Astrid van Halteren, PhD
2007 NBF Grantee

I was delighted when my NBF grant proposal was selected in 2000 and I became one of the fortunate NBF grant recipients that year. The goal of my grant proposal was to develop reagents for helping transfusion medicine professionals find compatible blood units for patients in need of transfusion. I was hoping that the studies funded by the NBF award, which was my first major funded project, would lay the groundwork to develop my own independent research program and would ultimately allow me to submit grant proposals to other funding agencies including the National Institutes of Health. I also knew that it takes a great deal of hard work from the NBF staff to raise funds and I was indebted to the various contributors that had enabled the NBF to provide grants to young investigators like myself to pursue their scientific research interests.

Being aware of the great opportunity given to me, I thus embarked on the NBF funded project which started in June 2000. With the funding I received, I hired a talented research technician, Dan Tamasauskas and with his help, we generated parts of a blood cell molecule called complement receptor 1 by molecular manipulation and showed these molecules could be used to help solve complex serological problems in the clinical setting.

Using some of the preliminary data that we thus generated, I was able to submit my first independent National Institutes of Health RO1 grant in February of 2001, which was funded, first time round, in December 2001. In the course of the studies, we also developed an animal model of ABO transfusion reactions and showed that complement receptor 1 can indeed lower the immune response in a living organism. Based on these latter data, I submitted a second proposal, this time to the American Heart Association in January of 2002, which was also funded in July 2002. Having secured funding, I was able to start my own independent group here at the New York Blood Center.

One of the most exciting aspects of doing research is the ability to explore new ideas and I was given that opportunity because of the NBF funding. As a result, my research career was transformed and I was able to establish myself as an independent scientist. I sincerely hope that the community continues to support the NBF so that young investigators like me can be give the opportunity to flourish and hopefully make contributions to the field of transfusion medicine and blood banking.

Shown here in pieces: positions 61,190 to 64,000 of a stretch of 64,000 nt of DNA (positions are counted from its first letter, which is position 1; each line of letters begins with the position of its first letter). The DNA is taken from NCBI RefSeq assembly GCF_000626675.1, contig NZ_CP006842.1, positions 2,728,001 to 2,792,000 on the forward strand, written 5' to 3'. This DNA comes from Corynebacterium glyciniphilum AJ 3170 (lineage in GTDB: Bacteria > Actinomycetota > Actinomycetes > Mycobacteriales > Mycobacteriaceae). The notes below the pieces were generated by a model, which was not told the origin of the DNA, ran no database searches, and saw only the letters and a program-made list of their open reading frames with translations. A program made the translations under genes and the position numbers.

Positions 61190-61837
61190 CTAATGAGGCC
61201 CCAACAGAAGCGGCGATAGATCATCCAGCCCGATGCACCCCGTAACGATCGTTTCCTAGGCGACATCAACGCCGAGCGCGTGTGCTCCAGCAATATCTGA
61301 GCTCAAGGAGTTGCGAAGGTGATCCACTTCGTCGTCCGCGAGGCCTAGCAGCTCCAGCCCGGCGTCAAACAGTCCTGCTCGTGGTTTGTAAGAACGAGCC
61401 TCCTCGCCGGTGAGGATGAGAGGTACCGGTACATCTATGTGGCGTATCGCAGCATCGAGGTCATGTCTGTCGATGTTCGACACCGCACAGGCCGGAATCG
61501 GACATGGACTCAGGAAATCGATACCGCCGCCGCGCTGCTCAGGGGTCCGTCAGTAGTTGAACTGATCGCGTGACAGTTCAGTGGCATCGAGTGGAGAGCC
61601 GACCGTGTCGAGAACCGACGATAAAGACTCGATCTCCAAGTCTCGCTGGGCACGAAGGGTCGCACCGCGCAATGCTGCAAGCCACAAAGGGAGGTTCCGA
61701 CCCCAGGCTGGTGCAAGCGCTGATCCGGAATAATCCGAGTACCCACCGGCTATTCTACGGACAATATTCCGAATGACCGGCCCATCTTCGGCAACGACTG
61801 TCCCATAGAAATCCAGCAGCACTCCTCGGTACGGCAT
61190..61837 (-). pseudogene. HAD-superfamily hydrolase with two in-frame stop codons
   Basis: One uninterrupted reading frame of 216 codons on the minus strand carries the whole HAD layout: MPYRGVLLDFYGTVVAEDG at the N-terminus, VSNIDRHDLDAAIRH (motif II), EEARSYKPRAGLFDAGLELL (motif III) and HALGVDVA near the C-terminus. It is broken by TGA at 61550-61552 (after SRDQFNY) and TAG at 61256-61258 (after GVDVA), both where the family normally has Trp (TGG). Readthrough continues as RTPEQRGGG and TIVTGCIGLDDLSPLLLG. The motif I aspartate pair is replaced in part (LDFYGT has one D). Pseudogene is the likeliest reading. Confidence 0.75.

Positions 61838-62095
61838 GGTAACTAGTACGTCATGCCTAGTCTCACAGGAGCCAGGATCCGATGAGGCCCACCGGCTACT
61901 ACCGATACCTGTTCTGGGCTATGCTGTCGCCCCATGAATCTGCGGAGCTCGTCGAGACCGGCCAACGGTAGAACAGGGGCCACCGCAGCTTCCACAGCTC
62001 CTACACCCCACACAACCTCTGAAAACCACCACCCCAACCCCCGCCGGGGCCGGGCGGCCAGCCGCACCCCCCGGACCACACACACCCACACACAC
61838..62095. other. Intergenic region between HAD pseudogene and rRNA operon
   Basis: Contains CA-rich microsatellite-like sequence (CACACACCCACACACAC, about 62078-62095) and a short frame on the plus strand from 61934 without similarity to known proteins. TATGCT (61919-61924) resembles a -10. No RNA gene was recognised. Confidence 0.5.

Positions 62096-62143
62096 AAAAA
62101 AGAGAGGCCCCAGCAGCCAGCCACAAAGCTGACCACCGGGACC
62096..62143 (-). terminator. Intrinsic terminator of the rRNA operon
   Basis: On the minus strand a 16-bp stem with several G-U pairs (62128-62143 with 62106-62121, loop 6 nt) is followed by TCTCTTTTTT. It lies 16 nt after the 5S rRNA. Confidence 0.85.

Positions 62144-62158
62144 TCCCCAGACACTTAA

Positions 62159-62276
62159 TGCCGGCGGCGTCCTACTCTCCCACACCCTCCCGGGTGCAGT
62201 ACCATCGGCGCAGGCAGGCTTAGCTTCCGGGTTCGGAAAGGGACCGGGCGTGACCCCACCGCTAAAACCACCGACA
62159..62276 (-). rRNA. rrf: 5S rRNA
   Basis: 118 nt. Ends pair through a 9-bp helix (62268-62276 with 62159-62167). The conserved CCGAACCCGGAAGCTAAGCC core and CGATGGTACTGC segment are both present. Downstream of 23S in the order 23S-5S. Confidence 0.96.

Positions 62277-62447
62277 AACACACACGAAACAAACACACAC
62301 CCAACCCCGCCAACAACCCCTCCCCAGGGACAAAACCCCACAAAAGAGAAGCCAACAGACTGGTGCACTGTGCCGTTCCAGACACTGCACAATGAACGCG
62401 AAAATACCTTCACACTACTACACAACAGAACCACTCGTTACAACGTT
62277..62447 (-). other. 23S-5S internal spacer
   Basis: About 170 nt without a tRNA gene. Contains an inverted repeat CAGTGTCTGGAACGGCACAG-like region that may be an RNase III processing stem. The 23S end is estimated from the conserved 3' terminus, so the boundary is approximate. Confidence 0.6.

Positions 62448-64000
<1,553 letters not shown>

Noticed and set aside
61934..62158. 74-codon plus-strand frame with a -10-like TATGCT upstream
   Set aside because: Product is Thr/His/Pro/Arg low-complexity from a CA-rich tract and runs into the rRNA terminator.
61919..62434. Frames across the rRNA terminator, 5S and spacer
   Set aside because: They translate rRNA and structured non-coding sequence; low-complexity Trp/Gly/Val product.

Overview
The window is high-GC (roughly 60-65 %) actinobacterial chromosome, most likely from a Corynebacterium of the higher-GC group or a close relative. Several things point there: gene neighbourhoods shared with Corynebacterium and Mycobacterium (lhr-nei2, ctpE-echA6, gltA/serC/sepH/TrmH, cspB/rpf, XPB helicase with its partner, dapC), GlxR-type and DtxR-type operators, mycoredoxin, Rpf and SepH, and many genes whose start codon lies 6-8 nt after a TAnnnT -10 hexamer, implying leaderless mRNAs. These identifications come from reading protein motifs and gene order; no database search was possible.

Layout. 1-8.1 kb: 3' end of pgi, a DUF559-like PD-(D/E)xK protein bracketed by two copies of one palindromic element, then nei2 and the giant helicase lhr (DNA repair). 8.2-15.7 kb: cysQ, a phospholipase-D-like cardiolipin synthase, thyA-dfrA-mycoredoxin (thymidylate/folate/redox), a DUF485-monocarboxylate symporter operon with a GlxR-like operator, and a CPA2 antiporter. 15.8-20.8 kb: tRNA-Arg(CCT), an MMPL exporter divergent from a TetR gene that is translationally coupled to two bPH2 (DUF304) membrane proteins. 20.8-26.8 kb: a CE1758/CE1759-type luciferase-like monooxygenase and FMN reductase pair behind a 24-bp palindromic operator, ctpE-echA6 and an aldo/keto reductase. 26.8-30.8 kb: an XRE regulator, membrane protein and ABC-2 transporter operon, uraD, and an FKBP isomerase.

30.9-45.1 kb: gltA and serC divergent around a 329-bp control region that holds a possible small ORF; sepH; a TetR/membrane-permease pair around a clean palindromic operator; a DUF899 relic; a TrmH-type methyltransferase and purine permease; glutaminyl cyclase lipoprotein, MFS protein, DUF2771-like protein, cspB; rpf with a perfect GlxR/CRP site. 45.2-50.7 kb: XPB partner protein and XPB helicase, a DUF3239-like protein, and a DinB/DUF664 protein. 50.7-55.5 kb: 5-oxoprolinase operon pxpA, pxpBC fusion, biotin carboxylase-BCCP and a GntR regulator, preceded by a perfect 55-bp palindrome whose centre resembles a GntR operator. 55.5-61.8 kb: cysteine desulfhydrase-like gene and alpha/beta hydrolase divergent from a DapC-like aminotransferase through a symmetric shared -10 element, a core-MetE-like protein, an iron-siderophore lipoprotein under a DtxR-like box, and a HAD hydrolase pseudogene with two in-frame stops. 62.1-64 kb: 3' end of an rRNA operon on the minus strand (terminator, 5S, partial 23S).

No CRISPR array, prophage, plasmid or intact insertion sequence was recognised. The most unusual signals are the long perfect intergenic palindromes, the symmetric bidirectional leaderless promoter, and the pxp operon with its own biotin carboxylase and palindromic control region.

Karina Yazdanbakhsh, PhD
2000 NBF Grantee

The results of our NBF-supported research have been used as a basis for further application to the Israel Science Foundation, the US-Israel Binational Science Foundation, and the US National Blood Foundation. The NBF funding and subsequent publications have assisted in the promotion of Dr. G. Barshtein to the highest rank (A) in the Hebrew University Researchers Track. This grant also enabled the completion of the PhD degree of Dr. Alex Koshkaryev, and the M.Sc. Degree of Dr. Yuval Ramot, MD.

Saul Yedgar, PhD
2007 NBF Grantee

NBF provided me first grant in my research career. The grant served as a starting scientific support for me, as a young physician scientist, to pursue a long term career in basic and translational research focusing on the biology of normal as well as malignant hematopoiesis and stem cell biology. I greatly appreciated the support from NBF, and believe that such support is consistent with NBF's commitment to foster young scientists who have the potential of becoming outstanding independent investigators. The grant money also allows me to train a postdoctoral associate in the lab to pursue novel techniques and methodologies, such as using mouse embryonic stem cell in vitro differentiation and transplant model to study genes important for regulating hematopoiesis. These novel findings will provide invaluable information to help us understand normal process of hematopoiesis, stem cell biology, cellular and molecular mechanisms underlying leukemia development, and promote the development of animal models and techniques that can benefit the practice and outcomes of transfusion medicine as well as human cellular therapy.

Lan Zhou, MD, PhD
2006 NBF Grantee

The NBF grant I was awarded helped to encourage and make possible my efforts into developing a transfusion medicine research program, which is now independently funded by one (and likely two) NIH grants.

James Zimring, MD, PhD
2004 NBF Grantee